First, I’d make sure you have a blank spot to use as the background. After all, you’re taking pictures of your music. If the background is too crazy, it can be hard for the app you use to crop the page.
Sure, you can adjust the cropping, but a wild background can also make that hard for you to do. I like to use the plain white background of my desk, but you can also use a black table or any solid color.
That way, it will be easier for you to differentiate between what’s part of the page and what’s part of the background.
Plenty of Light
Next, you’ll want to make sure you have a good light source. Lighting makes a huge difference with any photo, and document scans are no different.
Ideally, you’d have some natural light. But if you have a good amount of artificial light, that can work well, too.
When possible, try to avoid direct overhead lighting. That can cause shadows which don’t always show up, but you do’t want to risk it.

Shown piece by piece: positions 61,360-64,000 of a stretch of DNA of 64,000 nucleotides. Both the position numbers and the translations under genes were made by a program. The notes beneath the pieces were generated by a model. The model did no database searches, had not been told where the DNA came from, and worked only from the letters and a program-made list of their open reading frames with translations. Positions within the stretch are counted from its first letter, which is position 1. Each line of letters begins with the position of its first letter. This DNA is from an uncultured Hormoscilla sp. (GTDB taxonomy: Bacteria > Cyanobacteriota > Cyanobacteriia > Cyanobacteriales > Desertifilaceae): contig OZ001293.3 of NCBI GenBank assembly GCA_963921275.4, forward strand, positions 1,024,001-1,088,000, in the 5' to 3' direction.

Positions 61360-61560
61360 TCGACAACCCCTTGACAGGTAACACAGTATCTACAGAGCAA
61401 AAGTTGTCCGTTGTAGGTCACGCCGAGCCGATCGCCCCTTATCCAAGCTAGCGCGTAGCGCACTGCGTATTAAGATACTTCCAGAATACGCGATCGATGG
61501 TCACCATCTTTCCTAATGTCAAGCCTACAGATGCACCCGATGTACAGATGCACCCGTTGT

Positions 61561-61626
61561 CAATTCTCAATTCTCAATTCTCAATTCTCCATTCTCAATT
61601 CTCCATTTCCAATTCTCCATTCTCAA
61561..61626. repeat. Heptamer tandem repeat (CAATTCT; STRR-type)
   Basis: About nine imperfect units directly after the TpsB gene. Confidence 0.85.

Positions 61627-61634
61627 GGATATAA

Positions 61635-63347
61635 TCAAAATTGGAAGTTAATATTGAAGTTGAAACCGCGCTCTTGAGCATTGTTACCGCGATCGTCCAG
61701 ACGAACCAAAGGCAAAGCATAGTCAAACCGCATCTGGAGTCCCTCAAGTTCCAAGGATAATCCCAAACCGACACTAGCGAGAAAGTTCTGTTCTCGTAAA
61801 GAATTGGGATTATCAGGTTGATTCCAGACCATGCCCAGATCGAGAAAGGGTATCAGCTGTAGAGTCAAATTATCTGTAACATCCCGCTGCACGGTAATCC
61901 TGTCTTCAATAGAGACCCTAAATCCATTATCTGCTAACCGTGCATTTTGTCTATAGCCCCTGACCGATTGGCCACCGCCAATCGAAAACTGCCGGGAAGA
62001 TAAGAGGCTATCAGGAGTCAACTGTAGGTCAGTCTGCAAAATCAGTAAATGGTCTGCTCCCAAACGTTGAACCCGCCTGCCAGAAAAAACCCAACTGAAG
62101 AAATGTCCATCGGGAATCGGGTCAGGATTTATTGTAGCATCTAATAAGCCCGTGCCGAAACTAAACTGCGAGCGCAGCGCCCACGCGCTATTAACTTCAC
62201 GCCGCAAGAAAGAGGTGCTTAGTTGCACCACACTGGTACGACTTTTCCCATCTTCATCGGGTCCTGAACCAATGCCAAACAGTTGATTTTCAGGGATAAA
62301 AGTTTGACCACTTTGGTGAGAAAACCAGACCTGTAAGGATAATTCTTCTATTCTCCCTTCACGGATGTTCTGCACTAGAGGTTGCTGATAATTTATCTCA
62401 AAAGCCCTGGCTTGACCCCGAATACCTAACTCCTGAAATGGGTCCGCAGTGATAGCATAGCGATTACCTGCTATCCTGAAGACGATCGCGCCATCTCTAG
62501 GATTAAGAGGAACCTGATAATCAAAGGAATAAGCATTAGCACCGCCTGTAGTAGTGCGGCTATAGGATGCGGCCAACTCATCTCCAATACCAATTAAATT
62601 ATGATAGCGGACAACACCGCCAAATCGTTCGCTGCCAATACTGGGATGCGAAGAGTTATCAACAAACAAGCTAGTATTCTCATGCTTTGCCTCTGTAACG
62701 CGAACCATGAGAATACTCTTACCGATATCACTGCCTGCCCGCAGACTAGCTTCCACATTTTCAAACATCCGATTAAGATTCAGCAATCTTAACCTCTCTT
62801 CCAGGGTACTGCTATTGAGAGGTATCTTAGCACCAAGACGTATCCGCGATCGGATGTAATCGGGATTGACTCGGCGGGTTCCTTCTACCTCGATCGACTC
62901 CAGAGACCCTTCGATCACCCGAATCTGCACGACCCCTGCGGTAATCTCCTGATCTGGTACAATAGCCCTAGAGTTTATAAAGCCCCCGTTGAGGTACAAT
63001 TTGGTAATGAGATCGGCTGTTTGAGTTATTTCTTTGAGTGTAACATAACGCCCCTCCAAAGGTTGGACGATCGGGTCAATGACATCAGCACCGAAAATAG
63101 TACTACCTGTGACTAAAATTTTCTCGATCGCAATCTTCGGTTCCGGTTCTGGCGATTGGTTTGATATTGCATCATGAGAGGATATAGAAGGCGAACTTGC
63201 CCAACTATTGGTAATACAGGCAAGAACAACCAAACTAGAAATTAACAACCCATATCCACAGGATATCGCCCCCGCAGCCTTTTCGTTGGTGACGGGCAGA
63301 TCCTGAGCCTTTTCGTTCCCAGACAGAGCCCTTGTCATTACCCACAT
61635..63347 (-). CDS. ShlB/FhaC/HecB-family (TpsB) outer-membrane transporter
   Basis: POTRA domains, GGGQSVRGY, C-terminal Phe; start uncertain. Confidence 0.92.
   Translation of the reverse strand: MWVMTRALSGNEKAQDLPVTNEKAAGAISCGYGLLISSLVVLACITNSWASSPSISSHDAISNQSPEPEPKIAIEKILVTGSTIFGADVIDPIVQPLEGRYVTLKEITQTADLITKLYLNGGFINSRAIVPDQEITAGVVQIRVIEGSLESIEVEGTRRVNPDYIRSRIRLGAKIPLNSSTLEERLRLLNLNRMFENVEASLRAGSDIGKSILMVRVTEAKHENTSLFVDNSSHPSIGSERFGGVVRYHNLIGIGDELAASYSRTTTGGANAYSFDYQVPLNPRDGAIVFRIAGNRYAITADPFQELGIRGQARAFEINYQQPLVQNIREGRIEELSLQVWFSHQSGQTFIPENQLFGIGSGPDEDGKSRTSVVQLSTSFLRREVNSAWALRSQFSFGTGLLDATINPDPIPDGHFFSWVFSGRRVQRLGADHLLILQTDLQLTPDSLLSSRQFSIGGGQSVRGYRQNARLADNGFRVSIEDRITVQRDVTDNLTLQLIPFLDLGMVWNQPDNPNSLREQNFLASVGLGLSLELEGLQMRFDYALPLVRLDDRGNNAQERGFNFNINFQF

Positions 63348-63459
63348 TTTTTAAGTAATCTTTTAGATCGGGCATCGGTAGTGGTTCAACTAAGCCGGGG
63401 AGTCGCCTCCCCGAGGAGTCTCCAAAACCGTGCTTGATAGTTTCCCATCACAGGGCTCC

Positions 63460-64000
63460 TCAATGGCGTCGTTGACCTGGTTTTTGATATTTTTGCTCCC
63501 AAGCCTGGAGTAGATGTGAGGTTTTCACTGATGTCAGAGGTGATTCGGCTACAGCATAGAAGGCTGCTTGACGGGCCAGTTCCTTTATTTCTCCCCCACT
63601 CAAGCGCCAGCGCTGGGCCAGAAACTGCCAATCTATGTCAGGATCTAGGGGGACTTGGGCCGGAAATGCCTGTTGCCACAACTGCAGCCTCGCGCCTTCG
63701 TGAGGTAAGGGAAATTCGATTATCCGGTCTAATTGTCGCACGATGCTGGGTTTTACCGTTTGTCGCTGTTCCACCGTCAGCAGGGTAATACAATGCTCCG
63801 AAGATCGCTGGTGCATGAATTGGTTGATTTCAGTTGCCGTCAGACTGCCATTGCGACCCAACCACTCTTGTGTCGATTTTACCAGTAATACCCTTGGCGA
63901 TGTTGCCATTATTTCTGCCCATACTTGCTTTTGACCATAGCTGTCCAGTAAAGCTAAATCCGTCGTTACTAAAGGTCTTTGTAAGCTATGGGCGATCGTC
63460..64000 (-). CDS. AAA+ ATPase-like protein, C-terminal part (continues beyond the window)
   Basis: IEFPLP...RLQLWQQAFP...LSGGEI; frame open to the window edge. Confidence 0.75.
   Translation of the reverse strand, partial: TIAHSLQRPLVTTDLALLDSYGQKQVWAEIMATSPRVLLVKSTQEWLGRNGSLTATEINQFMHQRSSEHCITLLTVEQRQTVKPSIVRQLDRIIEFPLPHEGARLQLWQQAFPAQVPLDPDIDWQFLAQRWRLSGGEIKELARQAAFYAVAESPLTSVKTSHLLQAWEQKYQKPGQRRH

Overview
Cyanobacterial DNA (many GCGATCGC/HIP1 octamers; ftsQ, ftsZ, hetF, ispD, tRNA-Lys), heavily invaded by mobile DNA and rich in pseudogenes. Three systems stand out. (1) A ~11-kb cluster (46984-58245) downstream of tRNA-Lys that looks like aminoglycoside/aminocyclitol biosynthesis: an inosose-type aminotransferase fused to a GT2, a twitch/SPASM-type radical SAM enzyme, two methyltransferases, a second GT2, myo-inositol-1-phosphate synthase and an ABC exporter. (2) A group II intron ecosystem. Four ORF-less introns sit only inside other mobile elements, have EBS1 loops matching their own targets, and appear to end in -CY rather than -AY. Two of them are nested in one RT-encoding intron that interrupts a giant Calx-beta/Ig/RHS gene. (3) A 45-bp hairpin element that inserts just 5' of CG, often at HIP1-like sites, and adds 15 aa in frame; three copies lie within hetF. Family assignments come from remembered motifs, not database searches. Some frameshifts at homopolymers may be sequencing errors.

Easy to Move Around
You should also choose a location with plenty of space for you to move around. That way, you can take the picture using the best possible angle.
If you use a desk, like I do, move your desk chair out of the way. You can also clear the surface of other things that could get in the way.
How to Scan Documents on an iPad With Tiny Scanner
If you decide to download the Tiny Scanner app, you can follow some steps to get your sheet music in digital form. Other apps may work similarly, so you can still use these steps for other methods.
Lay the Document Flat
Take the first piece of music you want to scan and open it to the first page. Lay it as flat as you can. You might need to fold a page back, especially if it’s from a thicker book.
The flatter you can get it, the cleaner the scan will be. You won’t have to worry about awkward curves appearing in the scan.